Casting for culprits
It would be easy to berate 2nd grade teacher David Keyes for his recent op-ed in the Washington Post (as blogger Kevin Carey did here). He argues that No Child Left Behind "created" a system of educational apartheid whereby wealthy schools teach high-level thinking while needy schools "give poor and minority students an impoverished education that focuses primarily on basic skills." Let's be real: before NCLB, few inner-city schools were utopias of high-level thinking. But while we can dismiss Keyes's argument, we shouldn't dismiss his concerns. If it's true that many high-poverty schools are responding to the law's accountability pressures by taking short cuts and deploying drill-and-kill instructional practices, those who support standards-based reform need to come up with a response. Gadfly thinks higher-quality tests that span more of the "domain" and are harder to "game" would be part of a solution; developing one set of such tests (nationally) would be a lot easier than doing it fifty times over (state-by-state). But changing policy is only half of the answer. Changing hearts and minds is critical, too. Someone should tell David's principal that the surest route to improved test scores isn't drill-til-you-drop; it's an old-fashioned, quality education, replete with a sound mix of basic skills, high-level thinking, and everything in between.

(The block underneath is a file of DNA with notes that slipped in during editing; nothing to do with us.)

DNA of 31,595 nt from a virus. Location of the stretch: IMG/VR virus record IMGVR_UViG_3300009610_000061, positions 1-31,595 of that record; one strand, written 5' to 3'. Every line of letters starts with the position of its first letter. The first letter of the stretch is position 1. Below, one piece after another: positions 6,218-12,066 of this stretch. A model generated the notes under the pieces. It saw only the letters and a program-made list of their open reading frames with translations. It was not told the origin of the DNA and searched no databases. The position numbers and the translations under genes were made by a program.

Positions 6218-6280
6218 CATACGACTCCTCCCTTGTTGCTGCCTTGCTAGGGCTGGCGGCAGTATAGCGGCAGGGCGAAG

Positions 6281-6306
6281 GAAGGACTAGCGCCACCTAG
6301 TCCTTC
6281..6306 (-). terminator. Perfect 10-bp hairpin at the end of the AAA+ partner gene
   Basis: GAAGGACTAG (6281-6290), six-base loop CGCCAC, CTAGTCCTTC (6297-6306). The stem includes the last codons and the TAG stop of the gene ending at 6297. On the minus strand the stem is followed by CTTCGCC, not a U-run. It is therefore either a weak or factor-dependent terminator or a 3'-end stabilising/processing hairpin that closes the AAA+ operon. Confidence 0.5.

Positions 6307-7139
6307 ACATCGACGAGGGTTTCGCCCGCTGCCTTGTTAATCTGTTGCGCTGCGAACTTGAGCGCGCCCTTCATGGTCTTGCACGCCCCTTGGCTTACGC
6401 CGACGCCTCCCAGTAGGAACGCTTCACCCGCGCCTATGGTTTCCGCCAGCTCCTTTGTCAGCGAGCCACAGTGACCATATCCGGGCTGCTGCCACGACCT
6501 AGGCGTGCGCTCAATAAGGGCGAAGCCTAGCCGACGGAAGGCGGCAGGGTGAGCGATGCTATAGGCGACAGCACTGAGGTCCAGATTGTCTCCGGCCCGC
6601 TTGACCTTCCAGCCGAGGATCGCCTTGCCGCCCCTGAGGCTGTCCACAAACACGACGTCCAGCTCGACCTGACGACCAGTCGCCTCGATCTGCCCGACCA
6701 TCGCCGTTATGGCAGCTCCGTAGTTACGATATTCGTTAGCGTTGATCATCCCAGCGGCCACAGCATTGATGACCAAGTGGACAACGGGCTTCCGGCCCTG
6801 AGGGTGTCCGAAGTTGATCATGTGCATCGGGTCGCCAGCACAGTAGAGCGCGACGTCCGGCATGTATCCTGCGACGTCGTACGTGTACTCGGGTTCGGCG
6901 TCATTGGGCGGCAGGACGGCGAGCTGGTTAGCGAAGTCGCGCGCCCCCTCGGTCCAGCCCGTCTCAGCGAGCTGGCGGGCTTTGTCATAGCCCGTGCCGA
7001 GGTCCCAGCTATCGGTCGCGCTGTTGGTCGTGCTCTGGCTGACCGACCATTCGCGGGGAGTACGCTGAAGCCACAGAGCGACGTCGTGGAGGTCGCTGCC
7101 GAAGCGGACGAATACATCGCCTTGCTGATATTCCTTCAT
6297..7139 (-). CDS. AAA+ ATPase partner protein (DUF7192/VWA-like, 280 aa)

"Classroom Caste System," by David Keyes, Washington Post, April 9, 2007